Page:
News

Announcement from GeneDX

Date: 06/05/2014

Announcement from GeneDX:  New genetic test,  congenital ichthyosis XomeDxSlice, to screen 38 different genes for mutations causing congenital ichthyosis

Congenital ichthyosis and related disorders of cornification of the skin are a clinically and genetically very heterogeneous group of genetic disorders. It can be challenging, if not impossible to predict the disease-causing gene in a patient with congenital ichthyosis based on initial presentation and clinical features alone. It is often necessary to perform diagnostic tests requiring an invasive skin biopsy and/or genetic analysis of multiple genes (concurrently or as reflex tests) to pinpoint the underlying genetic cause. Moreover, genetic testing is currently not available for a number of newly discovered ichthyosis genes.

To overcome these limitations of traditional gene sequencing, GeneDX has developed a new test based on whole exome capture (WEC), Next Generation sequencing (NGS), andconcurrent, targeted analysis of 38 genes associated with congenital ichthyosis or related disorders of cornification. The test could be used for a work-up of newborns with collodion membrane or harlequin ichthyosis, or patients with suspected epidermolytic ichthyosis, KID, Netherton, Sjögren-Larsson, ichthyosis-prematurity syndrome, neutral lipid storage disease and other skin disorders.

What is different about this test?  The test is based on WEC and NGS, and analyzes 38 different disease genes. Therefore, it is a much more comprehensive test, and provides substantial savings in both cost and time compared to traditional sequencing of multiple genes. However, Congenital Ichthyosis XomeDxSlice has a somewhat lower technical sensitivity (97%) compared to Sanger sequencing (>99%), which means in about 3% of tests performed, a mutation may be present, but the test will not detect it.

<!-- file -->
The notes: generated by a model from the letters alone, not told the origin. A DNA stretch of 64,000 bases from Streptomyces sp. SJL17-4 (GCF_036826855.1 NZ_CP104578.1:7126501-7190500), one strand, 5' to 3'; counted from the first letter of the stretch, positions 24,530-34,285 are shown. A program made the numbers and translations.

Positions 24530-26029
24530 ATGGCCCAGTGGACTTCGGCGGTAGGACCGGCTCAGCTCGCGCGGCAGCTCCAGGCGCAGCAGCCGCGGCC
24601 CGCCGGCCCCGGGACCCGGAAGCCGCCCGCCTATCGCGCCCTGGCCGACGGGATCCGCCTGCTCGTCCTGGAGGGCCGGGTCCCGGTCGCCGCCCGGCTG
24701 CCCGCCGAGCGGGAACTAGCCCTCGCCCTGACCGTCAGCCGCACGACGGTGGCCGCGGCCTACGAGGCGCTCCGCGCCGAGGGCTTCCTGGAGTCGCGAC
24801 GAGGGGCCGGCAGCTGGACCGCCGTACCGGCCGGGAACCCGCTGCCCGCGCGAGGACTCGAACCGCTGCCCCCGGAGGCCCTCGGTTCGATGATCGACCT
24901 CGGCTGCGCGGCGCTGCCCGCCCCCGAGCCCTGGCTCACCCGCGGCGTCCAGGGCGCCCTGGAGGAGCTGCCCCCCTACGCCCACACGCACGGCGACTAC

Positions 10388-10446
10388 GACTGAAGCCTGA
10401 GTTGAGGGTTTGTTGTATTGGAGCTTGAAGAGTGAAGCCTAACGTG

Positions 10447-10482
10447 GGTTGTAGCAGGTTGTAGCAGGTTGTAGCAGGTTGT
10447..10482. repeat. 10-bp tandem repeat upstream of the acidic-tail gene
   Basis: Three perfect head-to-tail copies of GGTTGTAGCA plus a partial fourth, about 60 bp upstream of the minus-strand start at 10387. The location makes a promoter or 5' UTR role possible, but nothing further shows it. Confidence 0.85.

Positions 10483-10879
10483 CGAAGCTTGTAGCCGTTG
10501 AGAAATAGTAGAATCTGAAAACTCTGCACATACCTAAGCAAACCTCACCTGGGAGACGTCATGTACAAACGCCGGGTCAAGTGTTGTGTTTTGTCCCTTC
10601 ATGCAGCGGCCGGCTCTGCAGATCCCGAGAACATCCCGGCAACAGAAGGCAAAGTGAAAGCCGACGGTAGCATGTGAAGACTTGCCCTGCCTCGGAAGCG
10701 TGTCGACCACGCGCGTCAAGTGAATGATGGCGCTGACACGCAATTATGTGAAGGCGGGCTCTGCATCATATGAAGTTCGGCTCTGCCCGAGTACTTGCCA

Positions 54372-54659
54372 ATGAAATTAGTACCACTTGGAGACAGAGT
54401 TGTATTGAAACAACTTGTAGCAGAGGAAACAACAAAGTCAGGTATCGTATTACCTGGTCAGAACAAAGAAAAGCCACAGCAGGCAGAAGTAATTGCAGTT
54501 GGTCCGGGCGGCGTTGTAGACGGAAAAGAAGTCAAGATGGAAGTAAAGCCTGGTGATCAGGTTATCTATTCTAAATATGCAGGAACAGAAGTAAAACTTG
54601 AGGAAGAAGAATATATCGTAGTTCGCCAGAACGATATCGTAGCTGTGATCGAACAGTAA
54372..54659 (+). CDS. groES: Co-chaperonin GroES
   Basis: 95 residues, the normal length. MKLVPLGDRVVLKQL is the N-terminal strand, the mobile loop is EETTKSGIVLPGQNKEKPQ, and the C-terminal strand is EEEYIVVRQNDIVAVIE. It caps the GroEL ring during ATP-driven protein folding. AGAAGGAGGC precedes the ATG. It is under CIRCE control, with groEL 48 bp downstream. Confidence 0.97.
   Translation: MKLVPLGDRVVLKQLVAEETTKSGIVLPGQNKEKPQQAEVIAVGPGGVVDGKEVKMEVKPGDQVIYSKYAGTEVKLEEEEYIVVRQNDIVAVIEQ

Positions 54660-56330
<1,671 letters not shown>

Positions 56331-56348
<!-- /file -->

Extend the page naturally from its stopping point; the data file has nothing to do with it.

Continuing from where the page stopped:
How to order this test?  Those individuals with ichthyosis seeking a molecular diagnosis should consult with their primary care doctor, pediatrician, dermatologist or geneticist. Test information and material can be printed from:                                 http://www.genedx.com/test-catalog/available-tests/ichthyosis-xomedxslice/. If the primary care physician is not familiar with genetic testing and how to order a genetic test, it is beneficial to involve a genetic counselor, who can coordinate testing, explain the test and procedure in advance, and obtain consent for testing. One can find a genetic counselor by using this website link from the National Society of Genetic Counselors: http://nsgc.org/p/cm/ld/fid=164.

What does the test cost?  This is a common question regarding genetic testing. This depends on the type of medical insurance one carries, and if testing is ordered through a referral lab.  For further information, please submit any billing related questions to zebras@genedx.com.

One word of caution: This test will not find all the answers.  Some types of ichthyosis are not included, such as the very common ichthyosis vulgaris. This test also does not target a variety of other genetic skin disorders with hyperkeratosis, such as several forms of palmoplantar keratoderma or Darier disease.  Hence one should always first discuss the situation with a physician or genetic counselor, to see if this test is appropriate.

For more information: http://www.genedx.com/whats-new/congenital-ichthyosis-xomedxslice/.